Finally, the place that hired me! I have long been intimidated by this company, and I literally would not have even looked, if not for a friend who pointed me to the listings. It said “Senior” so I almost turned away without reading it! But I read it and thought hmm, not only am I capable of doing these tasks as stated, I would LOVE to. So I sent off my things the week before Thanksgiving, and then there was another delay over Christmas and NYE. There was a recruiter conversation, then a conversation with the Engineering Manager I’d be reporting to, and then a technical conversation that was kind and even informal feeling, and THEN I had my final interview the first business day of 2021. I took that day off work (felt weird, I really want to be there for planning and for that lovely first day, potential energy feeling) and the interviews went great. Talked with a data center sourcing manager, a VP about the values of the organization, a communication & collaboration interview with someone who reminded me SO MUCH of a sweet friend of mine that I felt immediately at ease and did really well with that, and finally a technical background & project work interview with a person from a team who works in the data centers themselves.

I cannot tell you how honestly easy and lovely this entire process was. I had GREAT conversations with everyone, and was comfortable enough to come up with the right stories and data of my past experience that was needed, HOWEVER they were not casual conversations, and each person had a proscribed series of questions they needed to ask. I cannot TELL you how much I appreciate this kind of process and planning and effort. A week later, they asked for my references, and after each one I spoke with my reference, and they said that the EM was very excited about me! A few days after that, I received an offer, and I spent a day in a VERY CHALLENGING haze while I needed to wait for the offer to finalize before giving notice at work and having all of those hard conversations.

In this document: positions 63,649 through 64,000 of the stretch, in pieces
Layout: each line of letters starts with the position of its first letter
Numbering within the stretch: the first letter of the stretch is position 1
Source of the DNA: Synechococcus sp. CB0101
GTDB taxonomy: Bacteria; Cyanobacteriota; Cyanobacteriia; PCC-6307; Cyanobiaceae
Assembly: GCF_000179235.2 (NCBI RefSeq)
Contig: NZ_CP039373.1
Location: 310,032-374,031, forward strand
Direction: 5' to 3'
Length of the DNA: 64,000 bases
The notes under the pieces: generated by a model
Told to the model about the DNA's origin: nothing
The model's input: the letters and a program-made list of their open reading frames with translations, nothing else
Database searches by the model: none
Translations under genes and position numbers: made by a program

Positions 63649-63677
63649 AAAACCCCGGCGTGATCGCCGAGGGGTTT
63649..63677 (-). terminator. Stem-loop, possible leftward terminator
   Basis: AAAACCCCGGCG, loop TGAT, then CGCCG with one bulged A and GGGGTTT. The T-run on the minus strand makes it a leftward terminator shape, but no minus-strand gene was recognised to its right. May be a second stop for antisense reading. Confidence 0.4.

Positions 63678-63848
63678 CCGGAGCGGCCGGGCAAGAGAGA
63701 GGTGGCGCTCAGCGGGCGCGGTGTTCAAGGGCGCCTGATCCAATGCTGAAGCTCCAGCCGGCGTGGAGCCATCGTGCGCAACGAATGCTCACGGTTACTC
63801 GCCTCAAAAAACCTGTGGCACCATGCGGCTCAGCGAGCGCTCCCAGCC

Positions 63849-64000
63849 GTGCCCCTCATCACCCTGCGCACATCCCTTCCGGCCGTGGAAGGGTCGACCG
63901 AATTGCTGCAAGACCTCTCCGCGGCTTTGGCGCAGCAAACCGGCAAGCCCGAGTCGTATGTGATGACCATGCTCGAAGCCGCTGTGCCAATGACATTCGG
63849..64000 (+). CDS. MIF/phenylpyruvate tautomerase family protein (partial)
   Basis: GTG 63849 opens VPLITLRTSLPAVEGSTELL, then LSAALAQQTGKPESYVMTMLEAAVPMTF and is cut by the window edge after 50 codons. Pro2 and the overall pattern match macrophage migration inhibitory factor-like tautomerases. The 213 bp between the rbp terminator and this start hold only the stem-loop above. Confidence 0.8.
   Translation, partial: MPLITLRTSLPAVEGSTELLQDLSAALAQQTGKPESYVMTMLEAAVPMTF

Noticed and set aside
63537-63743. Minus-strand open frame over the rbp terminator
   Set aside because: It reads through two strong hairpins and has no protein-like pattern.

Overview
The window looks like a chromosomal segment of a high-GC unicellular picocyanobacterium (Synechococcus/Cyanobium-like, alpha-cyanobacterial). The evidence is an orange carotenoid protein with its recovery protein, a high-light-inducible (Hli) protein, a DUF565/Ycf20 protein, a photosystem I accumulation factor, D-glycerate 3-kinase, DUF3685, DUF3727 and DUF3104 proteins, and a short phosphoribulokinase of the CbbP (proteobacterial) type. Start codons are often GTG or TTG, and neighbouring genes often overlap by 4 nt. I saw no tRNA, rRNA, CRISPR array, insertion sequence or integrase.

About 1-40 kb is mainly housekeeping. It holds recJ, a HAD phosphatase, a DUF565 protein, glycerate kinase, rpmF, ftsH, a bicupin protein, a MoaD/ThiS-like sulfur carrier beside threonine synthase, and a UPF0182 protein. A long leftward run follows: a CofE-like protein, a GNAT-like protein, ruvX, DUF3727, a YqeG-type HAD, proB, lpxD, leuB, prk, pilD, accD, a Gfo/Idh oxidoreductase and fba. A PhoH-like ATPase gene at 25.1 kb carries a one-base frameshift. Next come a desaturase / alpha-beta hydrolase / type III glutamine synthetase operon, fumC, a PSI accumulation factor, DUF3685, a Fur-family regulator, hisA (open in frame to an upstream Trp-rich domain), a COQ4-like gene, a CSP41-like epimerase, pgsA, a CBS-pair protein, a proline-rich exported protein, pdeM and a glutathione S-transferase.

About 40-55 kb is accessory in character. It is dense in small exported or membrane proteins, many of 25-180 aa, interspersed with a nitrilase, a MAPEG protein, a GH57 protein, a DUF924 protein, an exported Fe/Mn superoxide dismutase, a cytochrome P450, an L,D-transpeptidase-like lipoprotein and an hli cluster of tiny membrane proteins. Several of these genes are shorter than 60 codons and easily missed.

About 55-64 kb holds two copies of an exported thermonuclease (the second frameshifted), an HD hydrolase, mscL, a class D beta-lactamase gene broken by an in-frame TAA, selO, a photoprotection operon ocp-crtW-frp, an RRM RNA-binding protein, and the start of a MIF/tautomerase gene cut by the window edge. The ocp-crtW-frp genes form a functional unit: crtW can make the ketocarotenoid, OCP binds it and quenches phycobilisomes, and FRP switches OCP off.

So! I am halfway through my two weeks’ notice at my current job, and looking forward to three weeks off between, and then starting the new job at the end of February. I will be working on provisioning software for bare metal servers as managed entirely by the company, and I am so excited and so just… relieved, and lucky, that it feels like I have really found a niche which fits me and my interests. Also, omg, no on-call rotation!! Whaaaaaat!!

I hope this was useful for anyone trying to get a scope on the tech job market! Hmu if you have any questions or thoughts. Thanks for reading!

Local Politics: Iannarone and Raiford for Portland, OR Mayor 2020

And now for something completely different. I have gone “off topic” a few times before on the blog, but obviously it’s mostly technical in nature, around here. Today I’d like to talk about something incredibly important, the upcoming Portland Mayoral election, in a couple months here.

Vote for Sarah Iannarone. Not because I think she’s a better candidate than Teressa Raiford, but because she is on the ballot. Think of the voters we can pull off of Ted Wheeler – they will either vote for Iannarone or Raiford. There are no swing voters between Wheeler and Raiford, there are just Wheeler voters and Iannarone/Raiford voters. I believe in being able to vote your actual truth for people that represent you, and I also know that Wheeler has gotten far too many of my community maimed and killed, and he has GOT. TO. GO.

Raiford is amazing. She founded and runs Don’t Shoot PDX, which provides legal support for families affected by gun violence. Her entire pedigree is fantastic. I want to see Raiford in local politics for as long as she’ll have us.